Being Spiritual but not Religious

When I am at my best I admire people with talent and when I am at my worst I am envious of them. Bangor Daily has an amazing ensemble of bloggers. I most admire Karen Foley’s Postcards from a Work In Progress, Pat Lemieux’s Manchild, and Monica Pettengill Jerkins’ Heavy.

Today I confess I have a writer’s crush. I’m drawn to the writing of Erin Donovan of I’m Gonna Kill Him. She’s funny, genuine, and I mean…who doesn’t love a gal who can drive a gynecologist to drink and shoots video blogs from inside her dryer?

Erin is a modern, way cooler version of Erma Bombeck. She’ll get you laughing but leave you thinking. Her latest blog touches on a tough part of parenting: how do we give our kids a foundation for faith without bogging them down in the politics, divisiveness, and dogma?

Which leaves me wondering… why do we never hear about disorganized religion? I’d like to start that. No, really. I’m thinking of centering it around brunch. Who doesn’t like brunch?

I’ve always thought that what church was supposed to be was a community of people sharing their spirituality. That’s what my friends and I do…we just don’t call it anything. Perhaps we should. If greater Bangor offered a decent brunch I’d gladly go and call it “church.”

It’s possible that I missed my calling. I’d have made a fine evangelist. The only thing that stopped me was I don’t care for religion. I enjoy public speaking and the possibility of having a congregation sends my ego into orbit. When my ego is properly reigned in, I love talking with people about what they believe and more importantly, what they do about it.

Faith without works is dead – James 2:14-26

I like having my own personal faith and practices because nobody can tell me I’m doing it wrong. To me, being spiritual without being religious means growing in a relationship between myself and what I choose to call the Universe, or God, or Goddess, depending on my mood. I believe that what the Universe wants me to do is to work and play hard. Most of all It wants me to connect to good people, to love and be loved and to give and receive all of the things that make life most worth living.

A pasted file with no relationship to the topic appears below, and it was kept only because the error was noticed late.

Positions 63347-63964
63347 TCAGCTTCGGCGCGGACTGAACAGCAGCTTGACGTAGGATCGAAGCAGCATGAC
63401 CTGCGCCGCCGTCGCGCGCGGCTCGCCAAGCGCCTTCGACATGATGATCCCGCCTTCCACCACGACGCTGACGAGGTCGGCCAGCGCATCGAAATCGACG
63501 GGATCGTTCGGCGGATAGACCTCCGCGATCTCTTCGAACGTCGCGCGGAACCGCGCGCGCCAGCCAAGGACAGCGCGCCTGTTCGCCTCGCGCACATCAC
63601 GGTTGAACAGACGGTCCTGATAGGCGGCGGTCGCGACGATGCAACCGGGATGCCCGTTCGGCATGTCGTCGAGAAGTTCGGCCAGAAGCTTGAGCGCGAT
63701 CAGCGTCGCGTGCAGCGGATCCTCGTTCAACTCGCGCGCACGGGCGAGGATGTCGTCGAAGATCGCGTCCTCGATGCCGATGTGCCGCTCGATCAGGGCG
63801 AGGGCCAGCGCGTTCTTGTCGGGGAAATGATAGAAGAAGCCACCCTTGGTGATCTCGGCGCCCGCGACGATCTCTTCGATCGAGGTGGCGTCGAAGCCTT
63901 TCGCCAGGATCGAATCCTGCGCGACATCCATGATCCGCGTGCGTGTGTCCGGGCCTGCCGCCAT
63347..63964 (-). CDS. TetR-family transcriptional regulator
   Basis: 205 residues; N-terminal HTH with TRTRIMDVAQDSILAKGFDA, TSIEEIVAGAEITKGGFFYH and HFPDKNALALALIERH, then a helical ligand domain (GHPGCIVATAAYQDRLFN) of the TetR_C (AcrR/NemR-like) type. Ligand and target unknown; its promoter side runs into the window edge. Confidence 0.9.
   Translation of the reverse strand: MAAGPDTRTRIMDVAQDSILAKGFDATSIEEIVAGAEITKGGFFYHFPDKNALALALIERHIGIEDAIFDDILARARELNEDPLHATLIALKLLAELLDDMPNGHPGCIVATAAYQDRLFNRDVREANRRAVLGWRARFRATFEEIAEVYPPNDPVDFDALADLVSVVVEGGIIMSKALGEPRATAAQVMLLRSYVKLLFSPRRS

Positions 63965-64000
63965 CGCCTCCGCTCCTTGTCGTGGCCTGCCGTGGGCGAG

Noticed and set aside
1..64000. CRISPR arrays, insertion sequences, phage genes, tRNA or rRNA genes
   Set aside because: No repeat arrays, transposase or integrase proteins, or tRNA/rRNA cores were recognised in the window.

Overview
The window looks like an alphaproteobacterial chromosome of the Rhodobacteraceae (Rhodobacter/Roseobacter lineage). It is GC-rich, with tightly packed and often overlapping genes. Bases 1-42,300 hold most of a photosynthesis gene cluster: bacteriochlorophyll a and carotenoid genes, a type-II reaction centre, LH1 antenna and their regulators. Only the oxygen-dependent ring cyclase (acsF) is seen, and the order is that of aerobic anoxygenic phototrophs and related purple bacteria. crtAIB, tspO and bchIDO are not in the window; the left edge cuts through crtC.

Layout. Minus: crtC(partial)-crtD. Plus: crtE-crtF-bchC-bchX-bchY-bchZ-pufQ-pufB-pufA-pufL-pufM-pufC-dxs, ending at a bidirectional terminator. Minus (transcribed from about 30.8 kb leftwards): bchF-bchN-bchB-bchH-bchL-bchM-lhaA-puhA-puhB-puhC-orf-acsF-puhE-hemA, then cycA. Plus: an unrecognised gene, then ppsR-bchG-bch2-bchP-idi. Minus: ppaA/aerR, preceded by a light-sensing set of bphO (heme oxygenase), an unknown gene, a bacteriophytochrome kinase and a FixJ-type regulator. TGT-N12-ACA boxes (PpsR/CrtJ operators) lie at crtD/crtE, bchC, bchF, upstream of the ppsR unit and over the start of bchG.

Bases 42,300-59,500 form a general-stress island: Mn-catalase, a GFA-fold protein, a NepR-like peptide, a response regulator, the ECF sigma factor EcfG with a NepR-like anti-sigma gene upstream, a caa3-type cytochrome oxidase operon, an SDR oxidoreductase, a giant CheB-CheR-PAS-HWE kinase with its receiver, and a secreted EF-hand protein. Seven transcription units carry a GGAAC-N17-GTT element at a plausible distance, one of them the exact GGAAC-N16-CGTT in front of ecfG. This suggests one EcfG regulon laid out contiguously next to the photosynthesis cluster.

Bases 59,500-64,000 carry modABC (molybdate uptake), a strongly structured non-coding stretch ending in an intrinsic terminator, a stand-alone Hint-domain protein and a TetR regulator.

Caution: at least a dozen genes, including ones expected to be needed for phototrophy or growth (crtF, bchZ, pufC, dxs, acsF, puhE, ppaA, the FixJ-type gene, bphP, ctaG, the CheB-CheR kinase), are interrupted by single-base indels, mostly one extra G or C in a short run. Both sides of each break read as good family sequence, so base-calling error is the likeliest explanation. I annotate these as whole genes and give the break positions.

My life’s work involves helping people to heal deep wounds. For those who seek to overcome and grow, I see spirituality as the absolute key to transformation. Most of the folks I work with tend to have faith that is based in either fear or shame. My faith is not based on fear of the next life. It’s designed to bring passion and purpose to my current life.

Years ago I worked peripherally to a Christian Rehab. I enjoyed talking with the clergy there because they were earnest about what they believed and what they did about it. My role to those they served was largely to help them sort out the confusing and contradicting concepts that the clergy presented. This was never my intention, just another role I found myself in. Being spiritual means I forsake my plans and accept what’s put in front of me.

In the morning, the clients would meet with a fire and brimstone preacher. He read from Revelations and spoke of a Judging and Angry God. This fueled the clients’ fears and feelings of being unworthy of God. In the afternoons, the clients met with a young preacher who read from the book of Psalms and taught of a forgiving and loving God. The clients feared this was too good to be true and were torn about what to believe. Whose vision of God is correct?

I frustrated most of these folks in the way therapists often do, by answering a question with a question. I would ask, “Is God infinite?” They all agreed S/He is. Well then logically, all definitions/explanations of God would be accurate. I would then share with them the story of the three blind men and the elephant

I encourage people to use the buffet approach – take what you like and leave the rest. Choose your own vision of God and practice that which allows you to feel closest to Her/Him. Believe what brings you the most joy, the most peace; what brings you the most purpose and passion. Choose to honor what you believe by the way that you live and the ways that you love. Do this consciously, daily, and with reckless abandon. Teach it by example to your children.

Spirituality is intimate. The greatest and most powerful forms of love hinge on our willingness to be vulnerable. It’s the way we love our children, our partners/spouses, and our closest of friends. Wholly. Completely. Unconditionally. Isn’t that what Jesus taught? Maybe everything else just isn’t terribly important.

May the New Year make us more mindful of what unites us rather than what divides us. Oh, and let’s do brunch.

Jim LaPierre

About Jim LaPierre

Jim LaPierre LCSW CCS is the Executive Director of Higher Ground Services in Brewer, Maine. He is a Recovery Ally, mental health therapist and addictions counselor. He specializes in facilitating recovery (whether from addiction, trauma, depression, anxiety, or past abuse) overcome obstacles, and improve their quality of life. Jim offers a limited amount of online therapy to those with very flexible schedules.